Yellow fever bugs caught in backyard insect trap
Day-biting mosquitoes breed around urban residential areas
A mosquito trap in a backyard in the northern edge of the City of Tulare caught what many hope to be the only cases of the Aedes Aegypti mosquito, which is capable of transmitting several human diseases such as the Zika Virus.
The mosquito is also capable of transmitting other human diseases such as dengue, chikungunya and yellow fever, said John Avila, the general manager for the Tulare Mosquito Abatement District. Porterville does not have a mosquito abatement district.
Avila said that backyard trap caught a total of four Aedes Aegypti mosquitoes — two males and two females. He said the mosquitoes were detected on Thursday, Sept. 21.
Although the mosquitoes can transmit a number of deadly human diseases, Avila said they don’t inherently carry the viruses, but instead take them from person to person.
“You have to have people with dengue, chikungunya, yellow fever and Zika, you have to have cases of that here for it to spread because it takes it from one person to another,” he said.
Fortunately, Avila said there’s no one around with any of those viruses in Tulare County.
Even though there is no need to panic, Avila said there is a need for concern, especially when county residents travel to different countries such as Mexico where chikungunya and dengue are very prevalent.
“There’s hundreds and hundreds of cases, and there’s a lot of cases of Zika too,” Avila said.
As far as in California,
Avila said since 2013 the Aedes Aegypti mosquito has been detected in 13 counties such as in Madera County, Merced County, Fresno County and Kern County.
“Basically they are everywhere from San Diego to Merced County,” Avila said.
He said the farthest north the Aedes Aegypti mosquito has been found was in San Mateo County.
“That was three years ago, but they only found one, they never found any more even though they are looking for them,” Avila said.
Avila said the Aedes Aegypti mosquito was first detected in Southern California, specifically in Los Angeles County and some of the outlining areas in the Inland Empire, since about 2011.
“Pretty soon these mosquitoes are going to be everywhere,” Avila said.
In terms of how the Aedes Aegypti mosquito arrived in Tulare County, Avila said there’s no telling exactly how it got here, but he has ideas.
Because the Aedes Aegypti mosquito lays its eggs just above the water surface in small containers such as flower pots and pet bowls, Avila believes someone might have brought a small container from Southern California to Tulare County not
knowing the container contained Aedes Aegypti mosquito eggs.
“And then somebody stuck water in it, and as soon as water reaches those eggs the clock starts running and they can develop in less than a week,” Avila said of how he thinks the mosquitoes arrived in the county.
He added that the mosquitoes could also have hitchhiked to Tulare County.
“There is really no telling how it got here, but the better question is why, and that is because of the temperatures,” Avila said.
He noted that as the Aedes Aegypti mosquitoes, which are known to be tropical mosquitoes, make their way north, they continue to adapt to diverse temperatures.
In addition to being day-biting mosquitoes, Avila said residents should also be aware that the Aedes Aegypti mosquito breeds around homes in urban residential areas, not around farmland or around big areas of water such as ponding basins or swimming pools.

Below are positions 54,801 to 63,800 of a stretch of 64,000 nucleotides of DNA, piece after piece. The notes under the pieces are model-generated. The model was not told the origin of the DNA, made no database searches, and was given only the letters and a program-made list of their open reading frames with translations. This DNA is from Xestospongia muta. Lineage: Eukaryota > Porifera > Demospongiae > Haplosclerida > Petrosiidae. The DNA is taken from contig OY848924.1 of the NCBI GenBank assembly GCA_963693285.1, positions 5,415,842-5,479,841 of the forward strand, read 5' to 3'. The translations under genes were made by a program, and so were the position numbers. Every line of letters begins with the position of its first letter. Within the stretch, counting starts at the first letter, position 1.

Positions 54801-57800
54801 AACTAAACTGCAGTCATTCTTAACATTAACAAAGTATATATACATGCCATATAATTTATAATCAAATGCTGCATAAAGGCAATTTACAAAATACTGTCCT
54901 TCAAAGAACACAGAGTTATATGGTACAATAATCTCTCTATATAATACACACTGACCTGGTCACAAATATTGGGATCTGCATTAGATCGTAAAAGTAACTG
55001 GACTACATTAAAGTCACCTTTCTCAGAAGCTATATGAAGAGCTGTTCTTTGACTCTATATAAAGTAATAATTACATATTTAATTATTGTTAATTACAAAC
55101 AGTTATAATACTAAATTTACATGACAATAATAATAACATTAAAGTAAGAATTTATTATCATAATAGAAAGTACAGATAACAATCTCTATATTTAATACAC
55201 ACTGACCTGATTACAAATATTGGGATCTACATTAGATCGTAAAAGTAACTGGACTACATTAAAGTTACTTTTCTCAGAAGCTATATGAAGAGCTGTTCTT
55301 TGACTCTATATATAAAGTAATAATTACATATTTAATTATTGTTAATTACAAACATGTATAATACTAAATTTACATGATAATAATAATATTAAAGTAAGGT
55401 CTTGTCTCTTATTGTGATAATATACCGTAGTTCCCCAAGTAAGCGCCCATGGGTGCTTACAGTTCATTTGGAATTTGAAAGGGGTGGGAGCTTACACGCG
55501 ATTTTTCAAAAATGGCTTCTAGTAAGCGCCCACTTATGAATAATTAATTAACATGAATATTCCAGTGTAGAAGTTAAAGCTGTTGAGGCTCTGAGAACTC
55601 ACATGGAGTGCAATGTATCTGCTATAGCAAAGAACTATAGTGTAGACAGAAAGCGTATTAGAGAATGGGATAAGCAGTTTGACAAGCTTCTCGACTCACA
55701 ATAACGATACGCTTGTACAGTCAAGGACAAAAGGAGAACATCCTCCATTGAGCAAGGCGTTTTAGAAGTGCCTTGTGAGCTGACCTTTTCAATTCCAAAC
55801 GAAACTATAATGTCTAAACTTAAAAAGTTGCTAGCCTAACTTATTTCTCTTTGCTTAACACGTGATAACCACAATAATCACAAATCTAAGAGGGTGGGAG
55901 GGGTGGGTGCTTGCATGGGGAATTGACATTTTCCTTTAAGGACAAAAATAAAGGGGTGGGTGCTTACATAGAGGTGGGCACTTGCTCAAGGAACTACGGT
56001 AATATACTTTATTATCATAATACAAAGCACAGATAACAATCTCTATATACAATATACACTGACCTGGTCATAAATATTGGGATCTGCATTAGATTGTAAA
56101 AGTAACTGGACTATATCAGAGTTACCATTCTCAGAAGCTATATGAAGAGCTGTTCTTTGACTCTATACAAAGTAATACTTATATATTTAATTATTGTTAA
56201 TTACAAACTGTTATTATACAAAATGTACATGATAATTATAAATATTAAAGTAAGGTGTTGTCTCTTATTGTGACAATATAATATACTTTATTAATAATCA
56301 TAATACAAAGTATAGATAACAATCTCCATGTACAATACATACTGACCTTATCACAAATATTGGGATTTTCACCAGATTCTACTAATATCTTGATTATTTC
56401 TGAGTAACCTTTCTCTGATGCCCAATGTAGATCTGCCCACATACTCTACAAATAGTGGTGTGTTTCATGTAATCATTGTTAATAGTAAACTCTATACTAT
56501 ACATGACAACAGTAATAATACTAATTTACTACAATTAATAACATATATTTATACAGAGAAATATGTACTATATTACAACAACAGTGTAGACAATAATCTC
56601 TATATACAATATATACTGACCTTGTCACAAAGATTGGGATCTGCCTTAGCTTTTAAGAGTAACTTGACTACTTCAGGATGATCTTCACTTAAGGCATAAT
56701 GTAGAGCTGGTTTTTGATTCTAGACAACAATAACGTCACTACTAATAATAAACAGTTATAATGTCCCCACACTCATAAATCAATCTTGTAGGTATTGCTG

“It is probably in their [residents’] backyard and they don’t even know it,” Avila said.
However, Tulare and Visalia residents will perhaps have a better chance of knowing if the Aedes Aegypti mosquito is in their backyards due to those cities having mosquito abatement districts.
Porterville City Manager
John Lollis said the answer as to why Porterville doesn’t have a mosquito abatement district is simply because the residents don’t want one.
“There was a survey that was done asking whether or not a mosquito abatement district should be set up in the Porterville-lindsay area and the survey results were not favorable,” Lollis said.
Nevertheless, Lollis noted that the city does do maintenance to city facilities, the most common being the city’s storm drain basins.
“We drain water both for recharge and during the rain seasons, and we will spray for mosquitoes in those basins, which are the most usual accumulations of water in the community,” Lollis said.
Lollis said there are numerous other areas in town where water also accumulates. If such water remains stagnant for a while, he said the city will spray those areas as well.
“That’s within the public right of way,” Lollis added. “We don’t do any private abatement.”
Michael Camarena, the city services director for the City of Lindsay, said Lindsay faces a similar situation.
Camarena said many years ago the Lindsay City Council received a presentation on creating a mosquito abatement district, a proposal he said the council voted against.
Camarena said although the current council is well aware of the county’s mosquito problems, he said currently they have not been pursuing any sort of mosquito district.
“Unless somebody comes forward and makes the request, and we haven’t had any request from citizens for council to review that process,” Camarena said. “It is just one of those things that you can’t expect the city to provide. We have no stream of revenue to provide that service.”